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Did trying to defend yourself lead to assault or battery charges?

On Behalf of | Feb 19, 2020 | Uncategorized |

When a situation gets out of hand, it can be difficult to know exactly what happened. You may have been minding your own business when someone else got in your face or when a seemingly minor incident turned into an unnecessary altercation. Whatever the case, you ended up in a physical altercation with another person.

In the heat of the moment, your thoughts may have only revolved around protecting yourself or maybe a loved one. You may have even tried to apologize for a misunderstanding and walk away. Unfortunately, the other party involved continued to antagonize you until you felt you had no choice but to fight back.

Criminal charges

Though you may have felt you had no other choice, it can be difficult to get the police to see your side of the situation right away. As a result, after someone called the police, you may have ended up taken into custody just like the other person. You may find the situation unfair, but nonetheless, you now face a criminal charge for assault or battery. When it comes to those allegations, they differ in the following ways:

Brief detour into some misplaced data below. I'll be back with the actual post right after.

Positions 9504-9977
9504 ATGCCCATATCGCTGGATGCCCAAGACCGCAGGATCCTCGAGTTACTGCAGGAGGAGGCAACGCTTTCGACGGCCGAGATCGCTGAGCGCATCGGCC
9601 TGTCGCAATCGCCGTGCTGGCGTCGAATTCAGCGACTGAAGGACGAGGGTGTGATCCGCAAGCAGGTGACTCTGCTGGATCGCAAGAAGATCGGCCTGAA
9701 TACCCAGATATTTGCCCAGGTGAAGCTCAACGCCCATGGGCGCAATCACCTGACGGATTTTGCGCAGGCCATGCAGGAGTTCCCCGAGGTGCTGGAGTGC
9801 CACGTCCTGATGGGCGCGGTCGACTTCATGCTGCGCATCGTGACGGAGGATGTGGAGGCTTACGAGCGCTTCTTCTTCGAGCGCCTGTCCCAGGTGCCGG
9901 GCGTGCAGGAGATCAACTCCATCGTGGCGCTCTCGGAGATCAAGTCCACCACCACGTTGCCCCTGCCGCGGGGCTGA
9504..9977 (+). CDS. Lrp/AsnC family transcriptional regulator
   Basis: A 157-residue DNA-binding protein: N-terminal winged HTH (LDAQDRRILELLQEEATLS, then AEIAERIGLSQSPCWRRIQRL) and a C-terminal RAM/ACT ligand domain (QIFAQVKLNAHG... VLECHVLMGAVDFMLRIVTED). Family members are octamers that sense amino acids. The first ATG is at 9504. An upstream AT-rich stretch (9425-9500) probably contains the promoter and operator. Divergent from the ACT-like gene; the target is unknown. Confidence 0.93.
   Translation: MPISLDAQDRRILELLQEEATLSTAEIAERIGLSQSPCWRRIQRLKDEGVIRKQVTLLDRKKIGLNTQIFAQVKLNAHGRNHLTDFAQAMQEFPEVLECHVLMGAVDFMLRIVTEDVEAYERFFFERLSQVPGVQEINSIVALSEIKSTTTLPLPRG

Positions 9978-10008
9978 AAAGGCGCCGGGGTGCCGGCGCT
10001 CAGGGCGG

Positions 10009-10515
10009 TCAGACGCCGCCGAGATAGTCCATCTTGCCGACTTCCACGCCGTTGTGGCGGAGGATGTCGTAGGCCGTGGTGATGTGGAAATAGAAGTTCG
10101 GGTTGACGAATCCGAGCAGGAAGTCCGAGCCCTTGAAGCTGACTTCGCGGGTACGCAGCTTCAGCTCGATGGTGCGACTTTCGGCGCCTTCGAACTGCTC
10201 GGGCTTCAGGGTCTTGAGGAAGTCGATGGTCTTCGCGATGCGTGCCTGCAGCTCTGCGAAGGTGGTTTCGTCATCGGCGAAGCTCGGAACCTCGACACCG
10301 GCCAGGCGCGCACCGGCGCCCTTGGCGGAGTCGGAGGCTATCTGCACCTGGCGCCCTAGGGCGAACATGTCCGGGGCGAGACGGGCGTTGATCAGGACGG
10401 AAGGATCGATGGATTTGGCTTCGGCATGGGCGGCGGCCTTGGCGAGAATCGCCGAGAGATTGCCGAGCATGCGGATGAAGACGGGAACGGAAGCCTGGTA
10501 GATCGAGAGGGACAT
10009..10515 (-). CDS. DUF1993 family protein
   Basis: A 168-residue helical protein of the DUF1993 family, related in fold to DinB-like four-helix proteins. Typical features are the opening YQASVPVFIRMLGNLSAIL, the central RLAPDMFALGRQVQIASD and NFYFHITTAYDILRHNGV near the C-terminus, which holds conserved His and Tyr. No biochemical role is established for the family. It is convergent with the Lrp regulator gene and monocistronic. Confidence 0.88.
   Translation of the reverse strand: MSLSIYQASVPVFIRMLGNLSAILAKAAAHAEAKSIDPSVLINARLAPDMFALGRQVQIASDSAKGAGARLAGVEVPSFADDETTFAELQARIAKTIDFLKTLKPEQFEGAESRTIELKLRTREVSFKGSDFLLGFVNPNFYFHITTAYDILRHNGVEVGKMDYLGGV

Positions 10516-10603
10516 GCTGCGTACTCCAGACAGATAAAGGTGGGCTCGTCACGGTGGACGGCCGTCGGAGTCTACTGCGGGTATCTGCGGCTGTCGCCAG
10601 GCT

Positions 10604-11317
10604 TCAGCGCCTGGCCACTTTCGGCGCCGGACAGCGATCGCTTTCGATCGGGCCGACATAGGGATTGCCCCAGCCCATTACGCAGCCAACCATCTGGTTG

• Simple assault involves trying to cause a violent injury to another person or causing a situation in which another person believes that he or she will suffer injury. This charge does not necessarily involve physical contact as threats or menacing actions could be enough to warrant a criminal charge.
  • Simple battery does involve physical contact with the intent to cause harm or to insult or provoke someone else.

It is also possible for either of these allegations to be considered aggravated charges, which could come with more serious consequences in the event of a conviction. However, for an aggravated charge to apply, the crime must have been more heinous, such as involving a deadly weapon or intentionally trying to cause serious or fatal injuries.

Your defense options

If you believe that you only acted in a violent manner to protect yourself or someone else, you may have the chance to use that information as part of your criminal defense. Self-defense in a physical altercation is a common defense to assault and battery charges, and you may be able to present a compelling argument to the jury involved in your case. Of course, it is wise to have help with such an endeavor, and you may want to enlist the assistance of Georgia attorney when building your defense.


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